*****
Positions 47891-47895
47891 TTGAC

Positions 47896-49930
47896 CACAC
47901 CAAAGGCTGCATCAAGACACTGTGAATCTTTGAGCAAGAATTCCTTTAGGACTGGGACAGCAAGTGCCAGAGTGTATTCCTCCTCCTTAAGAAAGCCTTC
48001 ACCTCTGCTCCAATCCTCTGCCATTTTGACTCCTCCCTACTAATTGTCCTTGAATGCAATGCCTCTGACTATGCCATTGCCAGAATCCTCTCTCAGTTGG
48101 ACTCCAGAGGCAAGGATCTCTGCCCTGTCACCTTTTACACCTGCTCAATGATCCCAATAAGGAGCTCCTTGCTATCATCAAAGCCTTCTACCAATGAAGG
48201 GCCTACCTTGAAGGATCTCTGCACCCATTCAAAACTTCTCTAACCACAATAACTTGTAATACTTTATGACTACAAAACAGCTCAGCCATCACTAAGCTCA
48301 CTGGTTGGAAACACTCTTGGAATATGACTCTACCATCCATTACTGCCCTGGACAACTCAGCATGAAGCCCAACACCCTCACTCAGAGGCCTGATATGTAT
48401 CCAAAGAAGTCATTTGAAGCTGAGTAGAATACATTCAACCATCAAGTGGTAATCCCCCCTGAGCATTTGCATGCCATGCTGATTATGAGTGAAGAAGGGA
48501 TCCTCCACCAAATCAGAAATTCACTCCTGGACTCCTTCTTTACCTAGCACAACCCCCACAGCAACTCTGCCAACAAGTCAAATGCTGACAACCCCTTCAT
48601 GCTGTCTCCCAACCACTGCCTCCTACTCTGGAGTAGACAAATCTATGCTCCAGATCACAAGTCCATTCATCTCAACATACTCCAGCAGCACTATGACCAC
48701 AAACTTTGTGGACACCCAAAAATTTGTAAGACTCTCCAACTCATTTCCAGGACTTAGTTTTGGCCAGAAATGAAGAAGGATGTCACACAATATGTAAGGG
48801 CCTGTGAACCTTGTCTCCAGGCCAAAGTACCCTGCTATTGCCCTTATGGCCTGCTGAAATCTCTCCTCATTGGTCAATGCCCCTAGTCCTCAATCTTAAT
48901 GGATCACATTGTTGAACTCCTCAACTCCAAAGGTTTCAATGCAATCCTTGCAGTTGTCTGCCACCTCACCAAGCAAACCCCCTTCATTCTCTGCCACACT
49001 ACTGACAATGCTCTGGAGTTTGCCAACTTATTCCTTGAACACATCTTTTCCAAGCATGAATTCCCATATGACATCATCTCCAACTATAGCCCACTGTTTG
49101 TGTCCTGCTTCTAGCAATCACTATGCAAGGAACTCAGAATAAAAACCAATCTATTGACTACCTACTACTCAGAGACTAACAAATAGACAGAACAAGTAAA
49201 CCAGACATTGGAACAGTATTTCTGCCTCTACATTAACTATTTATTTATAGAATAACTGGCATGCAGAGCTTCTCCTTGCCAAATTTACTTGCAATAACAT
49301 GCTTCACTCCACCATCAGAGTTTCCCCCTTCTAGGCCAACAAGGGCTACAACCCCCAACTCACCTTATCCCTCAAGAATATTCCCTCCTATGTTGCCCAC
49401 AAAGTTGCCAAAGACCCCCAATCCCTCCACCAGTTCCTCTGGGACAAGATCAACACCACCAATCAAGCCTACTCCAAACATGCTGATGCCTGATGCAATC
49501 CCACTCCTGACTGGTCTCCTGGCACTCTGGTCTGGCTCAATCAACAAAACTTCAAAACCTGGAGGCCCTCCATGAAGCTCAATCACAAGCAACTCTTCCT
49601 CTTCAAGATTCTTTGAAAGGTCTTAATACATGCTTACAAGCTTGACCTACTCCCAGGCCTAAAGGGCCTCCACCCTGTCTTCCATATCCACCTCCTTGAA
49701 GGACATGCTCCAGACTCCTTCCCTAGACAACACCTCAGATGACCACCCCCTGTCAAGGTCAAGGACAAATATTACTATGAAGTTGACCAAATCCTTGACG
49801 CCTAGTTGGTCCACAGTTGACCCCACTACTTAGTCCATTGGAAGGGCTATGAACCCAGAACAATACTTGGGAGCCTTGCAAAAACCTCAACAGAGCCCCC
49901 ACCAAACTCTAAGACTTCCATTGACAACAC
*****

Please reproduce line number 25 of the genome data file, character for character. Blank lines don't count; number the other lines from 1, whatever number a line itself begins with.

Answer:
49901 ACCAAACTCTAAGACTTCCATTGACAACAC